With much concern locally about the ability to ‘Recall’ Councillors who refuse to resign despite overwhelming pressure to do so, this week has seen Parliament discussing legislation to ‘Recall’ MPs.
Currently despite views to the contrary, MPs can be sacked between elections if they go to prison or become bankrupt.
The Recall Bill which was within the Conservative manifesto will give the general public the power to recall MPs under other situations as well and whilst some have shied away from it, I’m all in favour and as recent events in Milton Keynes have shown not just for MPs, but councillors too.
I look at the issue of recall from the starting point that General Elections are precious events that should not be readily undermined.
Over the centuries men and women have fought, and sometimes died, for the right to vote.
The Great Reform Act (1832) and the suffrage movement were examples of two great democratic struggles of the 19th and 20th century.
While sadly many people today don’t bother to vote, this shouldn’t be allowed to detract from the fact that it is through the ballot box that we choose who governs us.
In order to protect our democratic process from corruption, undue influence or discrimination we have, over decades, passed strong laws to protect the conduct of Election Day.
Whether it is election funding laws or identity requirements, all efforts are focused on ensuring the maximum amount of people can vote without hindrance, regardless of race, colour, gender or political belief. The ballot must, in my view remain sovereign to all other considerations, as it expresses the will of all the people.
But whilst the General Election remains the cornerstone of policy ‘recall’ for MPs and Government, I and many others are not content that we have sufficient power to remove errant MPs between General Elections.
Too often in politics those who organise the best or shout the loudest get the attention, irrespective of the merits of the argument.
Thankfully a secret ballot, open to all, still manages, just, to cut through the hype and media of today.
Some argue that Recall should be limited to misconduct, opposing ‘pure recall’ where MPs could be recalled on any matter, including policy because of a fear that it will be abused by opponents simply to re-run a General Election because they didn’t like the result.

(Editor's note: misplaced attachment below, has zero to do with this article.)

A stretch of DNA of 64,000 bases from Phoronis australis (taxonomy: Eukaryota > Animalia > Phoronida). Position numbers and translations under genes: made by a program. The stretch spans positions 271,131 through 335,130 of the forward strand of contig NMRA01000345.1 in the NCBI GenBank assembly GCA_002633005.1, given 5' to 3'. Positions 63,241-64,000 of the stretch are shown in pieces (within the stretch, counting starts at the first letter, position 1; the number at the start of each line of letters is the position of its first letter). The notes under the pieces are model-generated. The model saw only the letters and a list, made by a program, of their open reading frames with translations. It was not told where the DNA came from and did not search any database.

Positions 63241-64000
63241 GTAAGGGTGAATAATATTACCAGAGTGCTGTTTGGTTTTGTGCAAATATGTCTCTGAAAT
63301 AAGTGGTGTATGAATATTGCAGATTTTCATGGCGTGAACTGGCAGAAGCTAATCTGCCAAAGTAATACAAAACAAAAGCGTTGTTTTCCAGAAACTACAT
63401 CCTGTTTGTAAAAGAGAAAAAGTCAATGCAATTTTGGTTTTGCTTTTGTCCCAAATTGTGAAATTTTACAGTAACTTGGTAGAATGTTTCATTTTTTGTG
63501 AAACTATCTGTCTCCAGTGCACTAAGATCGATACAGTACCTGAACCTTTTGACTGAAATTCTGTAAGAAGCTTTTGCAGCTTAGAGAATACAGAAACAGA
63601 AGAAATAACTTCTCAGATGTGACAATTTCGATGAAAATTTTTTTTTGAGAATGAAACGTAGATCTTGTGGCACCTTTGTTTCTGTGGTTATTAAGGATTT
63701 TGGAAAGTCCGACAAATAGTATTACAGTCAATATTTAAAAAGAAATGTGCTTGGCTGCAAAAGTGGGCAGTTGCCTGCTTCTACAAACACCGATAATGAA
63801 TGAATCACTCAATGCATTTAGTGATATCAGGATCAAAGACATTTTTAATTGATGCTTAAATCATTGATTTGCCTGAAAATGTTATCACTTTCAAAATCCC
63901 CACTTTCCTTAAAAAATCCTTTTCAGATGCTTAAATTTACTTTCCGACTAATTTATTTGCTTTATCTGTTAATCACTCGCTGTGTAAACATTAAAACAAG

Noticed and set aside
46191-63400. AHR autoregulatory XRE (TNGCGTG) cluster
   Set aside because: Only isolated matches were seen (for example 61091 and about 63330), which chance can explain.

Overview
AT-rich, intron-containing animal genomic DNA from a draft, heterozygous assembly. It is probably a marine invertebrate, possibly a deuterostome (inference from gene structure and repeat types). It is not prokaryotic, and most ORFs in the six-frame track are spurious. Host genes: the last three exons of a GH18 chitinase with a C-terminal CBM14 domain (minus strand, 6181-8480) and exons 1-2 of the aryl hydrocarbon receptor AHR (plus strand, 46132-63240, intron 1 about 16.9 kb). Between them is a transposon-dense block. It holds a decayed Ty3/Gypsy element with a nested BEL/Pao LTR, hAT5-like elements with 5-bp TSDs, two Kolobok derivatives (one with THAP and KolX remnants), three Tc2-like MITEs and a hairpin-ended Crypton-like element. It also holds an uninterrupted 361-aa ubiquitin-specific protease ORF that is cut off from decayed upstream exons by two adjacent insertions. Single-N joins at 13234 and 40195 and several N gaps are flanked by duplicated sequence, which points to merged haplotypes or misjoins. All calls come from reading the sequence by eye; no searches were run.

They argue there isn’t a single constituency in the country where more than 50 per cent of the people eligible to vote actually did, so any incumbent is running the risk of recall at any time.
This is of course a risk, but I believe the general public would see through such a wheeze and should be trusted as such.
Having stood on a manifesto commitment to support recall, I was pleased that the Government introduced a Bill to do just that, albeit limiting the extension of power to misconduct.
It was a pretty good start but this week I decided that I wanted to go further which is why I supported Conservative MP Zac Goldsmiths amendments for ‘full recall’ which could be triggered by just about anything providing sufficient numbers of local constituents supported it.
On balance, I believe that if we are to restore trust in politics and politicians then we must empower the public. In this amendments case just 5 per cent of constituents could trigger a formal petition for recall, then if a further 20 per cent signed the petition, a local referendum would be held which if 50 per cent of people supported then the MP would be recalled and a by-election held.
In the end the amendment was lost but what we have left is a Government Bill that goes further than ever before by empowering local constituents to remove their MP if there is sufficient support to do so.
It is a good start and unsurprisingly in light of local events and having hopefully set the example through my voting in Parliament, I’ll be pressing for it to be extended to local councillors as well.